Printing money creates a sense of nervousness amongst both economists and the general public. It immediately conjures up memories of hyperinflation in Weimar Germany in 1923 and Zimbabwe in more recent times.
If a government prints money faster than the growth of real output it reduces the value of money and this invariably causes inflation. Governments often resort to printing money when they cannot finance their borrowing by selling bonds. This hyperinflation can be extremely damaging to an economy.
Example of printing money
Suppose we have a fixed number of goods (widgets) in the economy.
Initially, there are 20,000 and a money supply of £10,000. In this situation, you would expect the average price to be £0.50 (10,000/20,000)
Suppose the money supply doubles. This means that the average person has twice as much money as before. Therefore, the nominal demand for the 20,000 will increase. Consumers are willing to pay twice as much – because they have twice as much money. Firms respond to this higher demand by putting up the prices.
The number of widgets stays the same. But nominal prices and incomes have gone up. With doubling the money supply we get an inflation rate of 100%.
Money supply growth with growth in output.
In this case, the number of widgets increases by 20%. The money supply also increases by 20%. In this case, there is 20% more money, but 20% more goods. Therefore, the prices stay the same, and the inflation rate is 0%.
However, when money supply increases from 14,000 to 20,000. This is a bigger increase in the money supply than an increase in output. In this case, prices will start to rise and we get inflation.
This explains the basic premise that if the money supply increases faster than nominal output, it will lead to inflation.
However, this is a simplistic model which assumes factors such as the velocity of circulation are fixed.
Printing Money and Quantitative Easing
Despite the possible threat of inflation, governments in Japan, US and now the UK have resorted to using quantitative easing (a form of printing money) to deal with deep recessions and the prospect of deflation.
In a very serious recession, demand falls so much that it is possible to increase the money supply without creating inflationary pressure. (If we consider quantity theory of money MV=PT. V, the Velocity of circulation falls in recession, so we may need to increase money supply just to avoid deflation) So usually printing money causes inflation. But, in periods of falling velocity of circulation (the number of times money changes hands), printing money doesn’t necessarily cause inflation. The credit crunch has caused a fall in the velocity of circulation.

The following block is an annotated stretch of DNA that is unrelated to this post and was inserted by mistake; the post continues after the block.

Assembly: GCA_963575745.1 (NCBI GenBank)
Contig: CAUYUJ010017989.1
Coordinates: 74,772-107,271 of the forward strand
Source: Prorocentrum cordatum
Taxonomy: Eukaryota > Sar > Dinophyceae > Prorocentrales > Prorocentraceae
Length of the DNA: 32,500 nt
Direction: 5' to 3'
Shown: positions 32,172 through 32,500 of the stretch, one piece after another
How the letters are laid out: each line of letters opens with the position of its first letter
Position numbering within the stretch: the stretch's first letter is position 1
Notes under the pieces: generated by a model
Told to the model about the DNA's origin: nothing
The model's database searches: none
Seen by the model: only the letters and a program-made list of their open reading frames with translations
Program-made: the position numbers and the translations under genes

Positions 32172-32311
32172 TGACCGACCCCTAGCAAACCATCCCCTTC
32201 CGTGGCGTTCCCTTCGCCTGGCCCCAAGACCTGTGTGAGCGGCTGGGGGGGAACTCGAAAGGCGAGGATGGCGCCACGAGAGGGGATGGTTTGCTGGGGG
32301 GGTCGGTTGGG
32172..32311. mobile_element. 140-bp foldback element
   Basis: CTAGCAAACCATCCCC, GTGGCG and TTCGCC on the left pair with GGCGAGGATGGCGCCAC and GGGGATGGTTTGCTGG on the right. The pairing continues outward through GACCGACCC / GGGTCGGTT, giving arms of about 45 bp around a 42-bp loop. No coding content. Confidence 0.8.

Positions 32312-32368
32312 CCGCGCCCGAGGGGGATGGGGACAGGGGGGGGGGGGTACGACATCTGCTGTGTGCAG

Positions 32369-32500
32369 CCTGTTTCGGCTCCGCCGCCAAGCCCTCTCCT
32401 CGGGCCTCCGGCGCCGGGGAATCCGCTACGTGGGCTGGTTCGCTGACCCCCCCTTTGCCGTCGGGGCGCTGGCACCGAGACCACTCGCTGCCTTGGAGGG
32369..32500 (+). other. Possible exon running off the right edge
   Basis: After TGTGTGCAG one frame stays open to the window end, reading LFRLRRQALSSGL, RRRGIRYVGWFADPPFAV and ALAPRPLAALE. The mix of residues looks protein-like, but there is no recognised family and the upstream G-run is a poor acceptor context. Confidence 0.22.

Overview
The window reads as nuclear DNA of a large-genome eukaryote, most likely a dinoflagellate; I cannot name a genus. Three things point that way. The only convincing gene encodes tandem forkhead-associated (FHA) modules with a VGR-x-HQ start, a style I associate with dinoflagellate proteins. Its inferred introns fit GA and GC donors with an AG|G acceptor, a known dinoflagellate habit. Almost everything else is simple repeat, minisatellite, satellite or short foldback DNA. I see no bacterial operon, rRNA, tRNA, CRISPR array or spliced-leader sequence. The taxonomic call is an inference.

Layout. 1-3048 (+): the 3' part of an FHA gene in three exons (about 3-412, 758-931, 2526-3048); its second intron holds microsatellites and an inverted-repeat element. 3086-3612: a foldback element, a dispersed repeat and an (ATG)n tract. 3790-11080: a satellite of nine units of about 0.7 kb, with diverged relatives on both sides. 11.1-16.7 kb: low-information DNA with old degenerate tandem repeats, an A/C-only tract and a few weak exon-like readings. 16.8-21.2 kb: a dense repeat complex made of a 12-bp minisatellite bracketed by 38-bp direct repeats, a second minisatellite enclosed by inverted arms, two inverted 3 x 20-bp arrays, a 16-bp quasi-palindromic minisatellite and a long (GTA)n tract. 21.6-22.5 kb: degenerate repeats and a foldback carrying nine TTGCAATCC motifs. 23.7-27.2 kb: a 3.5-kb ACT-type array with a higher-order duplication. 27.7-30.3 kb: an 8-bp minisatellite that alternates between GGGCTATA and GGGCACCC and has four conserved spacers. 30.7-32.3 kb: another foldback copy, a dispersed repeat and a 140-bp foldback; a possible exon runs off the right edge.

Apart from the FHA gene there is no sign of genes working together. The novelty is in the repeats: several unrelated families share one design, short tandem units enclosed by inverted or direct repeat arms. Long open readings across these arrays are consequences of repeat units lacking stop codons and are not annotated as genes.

How Does Quantitative Easing Work?
There are different forms of quantitative easing. This is one form:
- The Central Bank creates reserves. This is creating money electronically. Basically, the Bank just decides to inflate its cash reserves by say £50bn.
- With this extra cash, the Central Bank will buy a range of government gilts and private sector assets such as corporate bonds.
- Private banks sell their assets to the Central Bank and see an increase in their cash reserves. With these cash reserves, they should be more willing to lend money.
- By buying government bonds, the Central Bank increases the value of bonds pushing long-term interest rates down. This fall in long-term interest rates also has a reflationary effect.
Does Quantitative Easing Work?
Some say Japan’s period of stagflation would have been worse without quantitative easing. But, it is early to say for US and UK.
Quantitative easing is risky. One issue is whether the Central Bank can remove the excess liquidity when the economy recovers.
Why Risk Printing Money when it could cause inflation?
The prospect of deflation is much worse than inflation. Deflation could make a minor recession into a prolonged depression. Deflation is very damaging to the economy because it discourages spending and increases the burden of debt.
Printing Money and effect on Exchange Rate.
Printing money reduces the value of your currency. Inflation reduces the value of domestic securities making international investors leave the economy. (printing money and effect on exchange rate)
3 thoughts on “Effect of Printing Money on the Economy”
The above is a good summary of quantitative easing. But I disagree on the following points.
It is claimed above that “If a government prints money faster than the growth of real output it reduces the value of money and this invariably causes inflation.” The word “invariably” is too strong. Printing money does not necessarily cause inflation: the initial effect is to boost demand. If demand is boosted by just enough to escape the recession, but not by so much as to cause excessive demand, then with a bit of luck, no inflation would ensue. The US monetary base has DOUBLED in the last quarter. This is unprecedented, but no one is expecting rampant inflation in the US any time soon.
The third para above refers to “ quantitative easing (a form of printing money)”. Q.E. does not necessarily involve printing money. The Bank of England a month or so ago announced that it intended starting on Q.E. quite soon, but that it would initially sterilise any money supply increase by selling gilts. They said that a month or two down the road they would think above ceasing to sterilise if it looked as though the economy needed a stronger boost.
“In a very serious recession, demand falls so much that it is possible to increase money supply without creating deflationary pressure.” The word “deflationary” should be “inflationary” should it not?
How can you measure QE?
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